Dr. Gachet – Analysis

“There are modern heads that may be looked at for a long time, and that may perhaps be looked back on with longing a hundred years later.” –van Gogh, 1890

In 1990 a Japanese businessman paid 82.5 million dollars for van Gogh’s “Portrait of Dr. Gachet,” a record-breaking art auction bid that outstripped the previous 50-million-dollar record-holder, “Irises,” (also by van Gogh).

People spend such outlandish sums for artwork for many reasons, but no work of art sets such records if it is not universally recognized as a world treasure.

Painting after painting signed “Vincent” resides in the homes of billionaires the world over. Vincent’s work, though virtually unsung during his lifetime, now ranks with the greatest of the greats.

What makes van Gogh’s work so powerful? How could a somewhat murky, even sort of depressing portrait of a morose-looking guy leaning on his hand, such as Vincent’s “Portrait of Dr. Gachet,” command such enormous appeal?

Perhaps a clue lies in the relationship of the good doctor to Vincent, and what was happening in the artist’s life when they forged their friendship. Van Gogh’s mental health had been deteriorating badly when they came together in 1890, the year in which the artist committed suicide. After a few short months, the artist appeared to be getting much better. In fact, Dr. Gachet believed Vincent was cured.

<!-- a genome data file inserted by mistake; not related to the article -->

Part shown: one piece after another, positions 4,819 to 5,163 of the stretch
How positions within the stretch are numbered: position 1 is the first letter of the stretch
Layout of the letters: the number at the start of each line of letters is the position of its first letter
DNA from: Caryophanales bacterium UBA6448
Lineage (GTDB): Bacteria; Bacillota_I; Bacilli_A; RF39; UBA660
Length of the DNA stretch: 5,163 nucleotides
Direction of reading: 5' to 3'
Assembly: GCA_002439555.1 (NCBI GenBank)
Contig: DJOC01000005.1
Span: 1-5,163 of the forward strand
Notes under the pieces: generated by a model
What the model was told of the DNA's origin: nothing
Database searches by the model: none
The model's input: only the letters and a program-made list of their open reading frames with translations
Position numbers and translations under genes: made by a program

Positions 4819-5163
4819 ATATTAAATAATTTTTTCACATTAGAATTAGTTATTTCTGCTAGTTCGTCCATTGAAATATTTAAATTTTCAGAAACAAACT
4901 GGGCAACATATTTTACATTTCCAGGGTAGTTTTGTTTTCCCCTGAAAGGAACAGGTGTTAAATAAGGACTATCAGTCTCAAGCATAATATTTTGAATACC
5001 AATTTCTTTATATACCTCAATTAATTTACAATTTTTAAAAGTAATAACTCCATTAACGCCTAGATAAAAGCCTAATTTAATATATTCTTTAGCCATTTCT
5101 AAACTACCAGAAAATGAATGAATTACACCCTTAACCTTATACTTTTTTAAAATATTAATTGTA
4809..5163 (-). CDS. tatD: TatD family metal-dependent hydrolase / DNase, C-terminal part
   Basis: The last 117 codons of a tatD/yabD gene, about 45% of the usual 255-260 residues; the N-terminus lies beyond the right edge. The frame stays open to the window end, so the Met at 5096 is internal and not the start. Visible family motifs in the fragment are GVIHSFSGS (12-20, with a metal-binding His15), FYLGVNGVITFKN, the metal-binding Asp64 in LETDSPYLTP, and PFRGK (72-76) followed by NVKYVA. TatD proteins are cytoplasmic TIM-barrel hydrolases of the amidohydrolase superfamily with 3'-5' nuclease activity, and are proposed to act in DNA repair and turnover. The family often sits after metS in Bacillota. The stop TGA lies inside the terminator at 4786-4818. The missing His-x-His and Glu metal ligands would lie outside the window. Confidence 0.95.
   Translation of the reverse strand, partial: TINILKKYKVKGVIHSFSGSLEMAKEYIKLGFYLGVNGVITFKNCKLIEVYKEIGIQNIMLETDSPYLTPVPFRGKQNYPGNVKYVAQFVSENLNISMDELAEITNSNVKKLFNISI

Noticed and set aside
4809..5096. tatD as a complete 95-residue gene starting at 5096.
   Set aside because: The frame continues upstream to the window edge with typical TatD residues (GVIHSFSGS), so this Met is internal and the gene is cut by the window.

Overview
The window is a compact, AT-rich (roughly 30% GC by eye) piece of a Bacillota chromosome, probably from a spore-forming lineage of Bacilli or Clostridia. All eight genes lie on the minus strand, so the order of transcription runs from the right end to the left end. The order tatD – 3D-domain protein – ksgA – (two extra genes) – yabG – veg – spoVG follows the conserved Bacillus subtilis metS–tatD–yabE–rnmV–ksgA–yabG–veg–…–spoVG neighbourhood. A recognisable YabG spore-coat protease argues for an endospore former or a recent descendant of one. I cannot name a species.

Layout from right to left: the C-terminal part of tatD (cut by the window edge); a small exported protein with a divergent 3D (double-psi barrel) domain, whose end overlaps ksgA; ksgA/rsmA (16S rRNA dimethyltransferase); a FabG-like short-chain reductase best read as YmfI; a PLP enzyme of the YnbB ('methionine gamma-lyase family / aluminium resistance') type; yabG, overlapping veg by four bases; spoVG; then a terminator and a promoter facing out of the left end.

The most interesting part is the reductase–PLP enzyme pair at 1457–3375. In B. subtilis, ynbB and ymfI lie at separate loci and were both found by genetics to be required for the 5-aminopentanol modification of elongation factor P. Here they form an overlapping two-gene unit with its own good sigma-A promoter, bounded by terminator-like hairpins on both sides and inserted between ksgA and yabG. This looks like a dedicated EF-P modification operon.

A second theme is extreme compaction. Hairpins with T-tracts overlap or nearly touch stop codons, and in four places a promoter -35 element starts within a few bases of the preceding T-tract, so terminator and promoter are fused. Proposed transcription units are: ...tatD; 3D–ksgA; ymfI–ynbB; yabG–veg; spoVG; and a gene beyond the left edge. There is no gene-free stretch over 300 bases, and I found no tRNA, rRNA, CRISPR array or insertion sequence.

No such luck, as evidenced by van Gogh’s attempts to poison himself by eating paint, and finally succeeding in committing suicide after walking out into a field and shooting himself in the chest.

“Sad but gentle, yet clear and intelligent” is the way van Gogh describes Dr. Gachet in his portrait. A true expressionist, Vincent treats his subjects as art, rather than his art as his subject. Under his hand, the good doctor was portrayed with compassion and an almost Zen-like detachment, observing the man’s fatigue and innate sorrow, but not reveling in it. Obviously, the doctor was important to Vincent.

Through the eyes and brush of the master, the viewer sees past the outer form of Dr. Gachet and senses unerringly the indefatigable spirit beneath it… the spirit of a friend and healer, one who knows his lot is an uphill battle, but who treads it anyway.

Of the painting’s colors and composition, one could say the palette is macabre and the brush strokes and jigsaw-like fitting of pieces somewhat on the crude side. Thick, short brush strokes make up the background and the doctor’s coat, lending pulse and energy to the entire picture, and uniting the canvas. The colors are basically flesh against charcoal, with a red angled table and green highlights for relief.

It is the face, and especially the eyes, of the doctor that betray Vincent’s profound understanding of the man, and in a flash, the viewer seems to know all he needs to know. The set of the mouth, the open sad eyes and the incline of the body, coupled with the sensitive hands framed by what appear to be herbs and some light yellow books, complete a portrait of a beloved fellow traveler in a universe gone mad.

A friend indeed.

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